Social Media and Electoral Processes: An Exploration of Facebook Adoption During the 2019 European Parliament Election Campaign in Romania

Social Media and Electoral Processes: An Exploration of Facebook Adoption During the 2019 European Parliament Election Campaign in Romania

Bianca Fox, Valentina Marinescu
DOI: 10.4018/978-1-6684-7472-3.ch034
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Existing research documents extensively explain the reasons for social media use during electoral campaigns. However, there is insufficient evidence showing that social media are indeed being used to complement traditional ways of communication. This chapter uses the diffusion of innovations theory to explain the adoption and non-adoption of Facebook (FB) by Romanian political parties during the 2019 European election campaign. The chapter addresses two research questions: the differences between Facebook adopters and non-adopters during this campaign in Romania and how this adoption or non-adoption impacted the overall election results. 885 Facebook posts were content analysed. This chapter evidences that adopting Facebook to engage the posts does not always result in improved electoral outcomes.
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Social media create more significant opportunities for all members of society to interconnect with each other in various ways and across a series of platforms. The immediacy offered by the advent of social media platforms ensures not only that immediate remote contact is now available to a sizeable proportion of the global population but also that traditional forms of communication dwindle. The ubiquity of social networking websites (SNSs) has fundamentally changed the way individuals communicate, initiate and maintain social relationships and the way they express their political views and act as active citizens. Given that the way people interact with the world has changed, political organisations too had to rapidly adapt their communication efforts to the advent of SNSs, finding new ways to allow for more transparency and dialogue between citizens and political candidates. SNSs have become essential tools for both politicians, who want to connect with voters or mobilise their supporters and voters, allowing everyone to participate, free of charge: often giving a voice to the voiceless. Indeed, voters are more empowered than ever, being able to communicate, free of charge, with each other and interact directly with political candidates at any point during any electoral campaign. Undoubtedly, SNS use has revolutionised political communication by creating new ways to fairer dialogues between ordinary people and the political elites; and enabling citizens to publicly scrutinise their actions, shifting, therefore, the very foundation of the political process (Gainous & Wagner, 2013; Grassegger and Krogerus, 2017; Allcott & Gentzkow, 2017). The use of social media is expected to become universal (Gulati & Williams, 2013).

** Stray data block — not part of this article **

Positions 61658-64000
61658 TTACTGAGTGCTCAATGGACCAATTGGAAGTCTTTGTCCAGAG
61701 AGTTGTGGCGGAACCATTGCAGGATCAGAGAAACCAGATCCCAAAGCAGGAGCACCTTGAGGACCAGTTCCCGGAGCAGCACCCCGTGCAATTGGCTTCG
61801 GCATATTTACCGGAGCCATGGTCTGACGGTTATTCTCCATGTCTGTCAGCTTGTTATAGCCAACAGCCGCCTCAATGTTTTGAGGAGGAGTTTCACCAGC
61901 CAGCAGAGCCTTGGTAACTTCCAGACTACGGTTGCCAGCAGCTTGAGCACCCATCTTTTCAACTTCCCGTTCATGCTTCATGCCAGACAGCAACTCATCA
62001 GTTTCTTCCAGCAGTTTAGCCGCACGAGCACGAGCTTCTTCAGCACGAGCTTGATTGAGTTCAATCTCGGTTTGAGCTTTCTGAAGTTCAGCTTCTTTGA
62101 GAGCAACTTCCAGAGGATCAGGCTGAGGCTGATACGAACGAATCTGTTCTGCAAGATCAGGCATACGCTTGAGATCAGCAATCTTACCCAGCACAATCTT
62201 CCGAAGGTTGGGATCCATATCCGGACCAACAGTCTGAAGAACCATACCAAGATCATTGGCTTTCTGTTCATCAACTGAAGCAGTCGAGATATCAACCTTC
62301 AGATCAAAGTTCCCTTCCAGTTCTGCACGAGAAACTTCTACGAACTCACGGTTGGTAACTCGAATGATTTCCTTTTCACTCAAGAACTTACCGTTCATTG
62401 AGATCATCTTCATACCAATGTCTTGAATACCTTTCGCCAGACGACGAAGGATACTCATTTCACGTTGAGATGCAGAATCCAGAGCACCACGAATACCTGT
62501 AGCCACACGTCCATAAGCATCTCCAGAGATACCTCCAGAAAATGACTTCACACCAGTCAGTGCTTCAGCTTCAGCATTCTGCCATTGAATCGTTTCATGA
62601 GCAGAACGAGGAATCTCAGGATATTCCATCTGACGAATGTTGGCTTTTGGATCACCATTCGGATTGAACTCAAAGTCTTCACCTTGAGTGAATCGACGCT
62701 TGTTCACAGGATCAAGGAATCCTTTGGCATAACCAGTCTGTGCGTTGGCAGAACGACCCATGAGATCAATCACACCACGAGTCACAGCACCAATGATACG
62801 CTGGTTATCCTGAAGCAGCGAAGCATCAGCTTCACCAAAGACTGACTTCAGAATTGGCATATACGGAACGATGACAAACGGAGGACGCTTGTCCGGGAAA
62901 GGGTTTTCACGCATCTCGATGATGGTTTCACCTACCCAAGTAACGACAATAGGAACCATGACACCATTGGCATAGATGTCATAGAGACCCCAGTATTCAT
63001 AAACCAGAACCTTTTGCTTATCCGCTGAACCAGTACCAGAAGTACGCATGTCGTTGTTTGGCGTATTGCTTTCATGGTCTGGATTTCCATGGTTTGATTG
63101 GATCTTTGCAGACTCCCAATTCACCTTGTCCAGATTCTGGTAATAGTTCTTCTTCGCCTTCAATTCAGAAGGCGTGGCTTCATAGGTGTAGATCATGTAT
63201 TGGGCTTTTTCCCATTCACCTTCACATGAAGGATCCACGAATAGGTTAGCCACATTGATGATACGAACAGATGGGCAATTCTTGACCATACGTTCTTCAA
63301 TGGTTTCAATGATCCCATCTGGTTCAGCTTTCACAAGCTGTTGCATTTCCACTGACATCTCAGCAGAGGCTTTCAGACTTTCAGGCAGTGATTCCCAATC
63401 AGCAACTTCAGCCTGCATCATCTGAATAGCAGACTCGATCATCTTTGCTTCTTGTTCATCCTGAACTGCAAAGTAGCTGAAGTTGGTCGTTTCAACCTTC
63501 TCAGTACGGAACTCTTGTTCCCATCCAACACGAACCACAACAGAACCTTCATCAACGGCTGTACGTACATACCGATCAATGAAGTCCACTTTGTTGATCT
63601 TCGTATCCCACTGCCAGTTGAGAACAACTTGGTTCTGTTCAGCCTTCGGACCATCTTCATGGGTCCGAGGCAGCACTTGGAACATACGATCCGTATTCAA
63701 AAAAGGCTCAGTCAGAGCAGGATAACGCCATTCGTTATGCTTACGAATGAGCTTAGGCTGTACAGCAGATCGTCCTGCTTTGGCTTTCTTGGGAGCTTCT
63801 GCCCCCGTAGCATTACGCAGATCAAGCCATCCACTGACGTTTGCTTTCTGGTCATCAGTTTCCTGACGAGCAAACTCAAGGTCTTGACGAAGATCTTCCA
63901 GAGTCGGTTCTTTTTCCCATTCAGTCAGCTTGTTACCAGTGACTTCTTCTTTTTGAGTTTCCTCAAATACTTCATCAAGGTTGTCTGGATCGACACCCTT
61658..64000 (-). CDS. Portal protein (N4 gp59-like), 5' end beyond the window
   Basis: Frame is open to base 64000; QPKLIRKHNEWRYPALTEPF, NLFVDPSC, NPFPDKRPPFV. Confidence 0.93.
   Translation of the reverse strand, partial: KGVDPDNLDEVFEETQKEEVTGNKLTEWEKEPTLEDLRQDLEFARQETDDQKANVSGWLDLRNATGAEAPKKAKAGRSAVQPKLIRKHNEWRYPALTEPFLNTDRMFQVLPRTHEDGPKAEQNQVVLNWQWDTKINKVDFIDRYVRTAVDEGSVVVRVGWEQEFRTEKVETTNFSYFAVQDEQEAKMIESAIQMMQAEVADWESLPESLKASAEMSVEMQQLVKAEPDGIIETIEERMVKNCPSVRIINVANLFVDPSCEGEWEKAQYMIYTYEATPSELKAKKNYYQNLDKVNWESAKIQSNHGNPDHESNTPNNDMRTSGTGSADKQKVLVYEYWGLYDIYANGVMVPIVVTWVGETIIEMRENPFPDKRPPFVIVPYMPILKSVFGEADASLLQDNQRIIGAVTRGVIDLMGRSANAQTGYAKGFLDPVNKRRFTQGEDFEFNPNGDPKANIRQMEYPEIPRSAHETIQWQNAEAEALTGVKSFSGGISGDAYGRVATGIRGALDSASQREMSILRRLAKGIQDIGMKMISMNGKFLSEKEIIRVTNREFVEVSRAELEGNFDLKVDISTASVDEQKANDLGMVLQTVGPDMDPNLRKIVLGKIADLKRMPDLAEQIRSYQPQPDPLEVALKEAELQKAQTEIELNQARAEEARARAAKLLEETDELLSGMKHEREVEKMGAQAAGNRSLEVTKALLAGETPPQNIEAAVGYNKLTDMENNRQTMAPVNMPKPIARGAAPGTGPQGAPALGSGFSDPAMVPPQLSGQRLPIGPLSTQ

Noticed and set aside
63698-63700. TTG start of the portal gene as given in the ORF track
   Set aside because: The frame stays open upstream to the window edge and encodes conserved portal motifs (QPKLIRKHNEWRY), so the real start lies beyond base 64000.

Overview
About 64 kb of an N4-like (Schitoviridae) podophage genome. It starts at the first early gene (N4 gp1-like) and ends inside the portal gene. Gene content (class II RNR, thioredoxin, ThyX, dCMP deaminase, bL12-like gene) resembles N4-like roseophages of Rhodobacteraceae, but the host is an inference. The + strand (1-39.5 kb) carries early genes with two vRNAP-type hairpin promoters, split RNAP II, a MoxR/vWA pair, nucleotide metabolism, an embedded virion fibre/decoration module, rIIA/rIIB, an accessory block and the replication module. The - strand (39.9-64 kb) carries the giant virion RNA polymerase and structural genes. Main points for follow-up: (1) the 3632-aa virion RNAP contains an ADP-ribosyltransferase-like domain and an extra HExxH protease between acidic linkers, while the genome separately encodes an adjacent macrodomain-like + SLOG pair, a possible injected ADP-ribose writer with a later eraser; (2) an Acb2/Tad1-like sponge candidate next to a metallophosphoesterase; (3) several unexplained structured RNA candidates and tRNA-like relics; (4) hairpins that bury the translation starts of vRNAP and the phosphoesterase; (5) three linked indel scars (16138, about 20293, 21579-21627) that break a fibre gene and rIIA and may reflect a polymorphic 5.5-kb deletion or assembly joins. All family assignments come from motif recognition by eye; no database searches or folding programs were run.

Romanian politicians are not entirely new to using social media in their campaigns. They first used blogs to communicate with their voters in the 2007 campaign for the European Parliament. Politicians then used the blogs for self-promotion only (Aparaschivei, 2011). Social networking websites were not used in electoral campaigns until 2009, when in addition to blogs, Facebook began to be used extensively and YouTube. One of the most active politicians on social media in 2009 was Traian Basescu, the then leader of the Democratic Liberal Party, who went on to win a second mandate and served as Romania's president until 2014. The use of SNSs in political campaigns have become ubiquitous, with a record number of politicians setting up personal Facebook pages. However, it appears as if very few of them have grasped that social media should be avenues for creating honest and open dialogues with the citizens.

SNSs started being used as online campaign tools in 2006 (Gulati & Williams, 2013). Their interactive and instantaneous nature has rapidly become a must-have for any politician and political organisation. They are considered an innovative way to reach a global audience in a very short period. Facebook was first recorded to have been used in electoral campaigns in 2006 (Karzen, 2015). Still, it was not until Obama's 2008 Facebook election (Johnson & Perlmutter, 2009, 2011) that its impact was assessed, leading to an upsurge in popularity. Ever since, politicians have gradually adopted Facebook across the world, making it a powerful new media with the ability to reach supporters anywhere in the world. Such high popularity makes Facebook a favourite platform for political communication, especially during elections campaigns (Dang-Xuan et al., 2013; Williams & Gulati, 2013) when politicians become eager to connect with the public and gain more supporters. The 2019 European election campaign went on Facebook for two reasons: there were new restrictions regarding postings in public places, and there was no regulatory body controlling social media in Romania.

This chapter explains the adoption and non-adoption of social media during an election campaign in Romania, a developing country generally left out of mainstream research. We focus on Facebook because it is the most widely adopted social media platform in Romania. In January 2020, there were 11 million Romanian social media users, 90% of which were Facebook users (Kemp, 2020, pp. 37, 40). The chapter aims to find answers to the following research questions: in the age of information overload and social media saturation, what differentiated Facebook adopters from non-adopters and did Facebook adoption or non-adoption influence the overall results of the 2019 European parliament election?

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